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This article was written on 12 Apr 2010, and is filled under To: Dominican Republic.

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Dominican Republic – SANTO DOMINGO

If you are planning a cheap all inclusive Caribbean vacation in the Dominican Republic, make sure to take a trip to Santo Domingo, the capital of the DR.


SANTO DOMINGO

Santo Domingo, a sprawling city with a population of close to 2 million, is the capital of the Dominican Republic and a UNESCO World Heritage site. Its medieval palaces and fortresses in the old city mix with trendy restaurants, art galleries, boutique hotels, and late-night clubs to rival any modern city in the world. The first Spanish settlement in the New World was built in Santo Domingo’s 12-block Zona Colonial. History buffs will want spend a day exploring the many first colonial monuments of the New World.

Visit Santo Domingo famous churches and cathedrales and admire all the detailed paints.

Church ceiling - Walk around Santo Domingo and don't miss the fabulous churches and cathedrales.

picture by Bree Bailey

Santo Domingo boasts the first street of the American continent, Calle Las Damas (Ladies Street), which is named after the elegant ladies of the Spanish court who took their afternoon promenade down this street. Here you can see a sundial erected during the reign of Carlos III in 1753 and the Casa de los Jesuitas (House of Jesuits), one of the oldest buildings in the city. Completed in 1747, this stone and brick house was built as a university by the Jesuits and now houses a fine research library for colonial history as well as the Institute for Hispanic Culture. Walk along the street going toward the Malecón, and you will find remarkably preserved colonial buildings that are owned by the Catholic Church.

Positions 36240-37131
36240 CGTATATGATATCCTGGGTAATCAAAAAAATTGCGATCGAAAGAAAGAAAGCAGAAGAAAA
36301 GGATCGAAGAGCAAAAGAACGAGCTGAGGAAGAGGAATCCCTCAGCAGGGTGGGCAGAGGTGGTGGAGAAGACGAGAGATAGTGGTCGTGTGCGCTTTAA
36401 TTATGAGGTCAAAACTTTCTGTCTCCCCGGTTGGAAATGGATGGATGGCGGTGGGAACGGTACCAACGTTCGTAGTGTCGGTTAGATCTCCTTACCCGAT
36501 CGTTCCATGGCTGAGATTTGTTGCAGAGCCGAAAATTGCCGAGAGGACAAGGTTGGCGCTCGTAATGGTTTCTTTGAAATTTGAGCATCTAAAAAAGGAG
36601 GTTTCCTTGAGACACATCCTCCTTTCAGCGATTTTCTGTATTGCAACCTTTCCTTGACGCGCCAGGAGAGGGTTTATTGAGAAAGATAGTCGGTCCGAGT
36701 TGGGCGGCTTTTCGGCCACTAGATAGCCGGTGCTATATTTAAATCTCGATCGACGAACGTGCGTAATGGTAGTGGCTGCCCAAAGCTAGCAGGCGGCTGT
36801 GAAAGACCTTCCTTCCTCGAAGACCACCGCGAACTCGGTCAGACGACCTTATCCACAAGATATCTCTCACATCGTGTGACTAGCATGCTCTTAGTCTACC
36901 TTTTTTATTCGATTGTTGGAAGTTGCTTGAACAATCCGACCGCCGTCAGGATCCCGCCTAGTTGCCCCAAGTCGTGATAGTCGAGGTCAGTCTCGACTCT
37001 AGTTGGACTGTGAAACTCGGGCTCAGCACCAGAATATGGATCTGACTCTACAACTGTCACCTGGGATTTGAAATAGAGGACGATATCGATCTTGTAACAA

Casa de Bastidas (House of Bastidas) was the residence of Captain Rodrigo de Bastidas, the Almojarife Mayor (Principal Royal Tax Collector) and governor of Santo Domingo. Built in an unusual style, it was also used as a safe to store the Crown treasure until it was sent to Spain. Today, the building is used for art exhibitions and concerts.

Casa del Cordón was built in 1503 and is the oldest structure in the New World. This 2-story stone house was the temporary residence of Christopher Columbus’s son, Diego Colón, until his castle, the Alcazar de Colón, was completed in 1517. When Sir Francis Drake invaded Santo Domingo in 1586, a transaction took place in this building to prevent the total destruction of the city.

An early construction dating from the 16th century, Casa de Tostado was the residence of writer Don Francisco Tostado, one of the earliest settlers on the island. The architecture of this house is said to be unique – note the sumptuous rooms, the exquisite archways and the unique twin Gothic windows. The house now contains the Museo de la Familia Dominicana (Museum of the Dominican Family), which has exhibits of historical documents of the Dominican national heritage.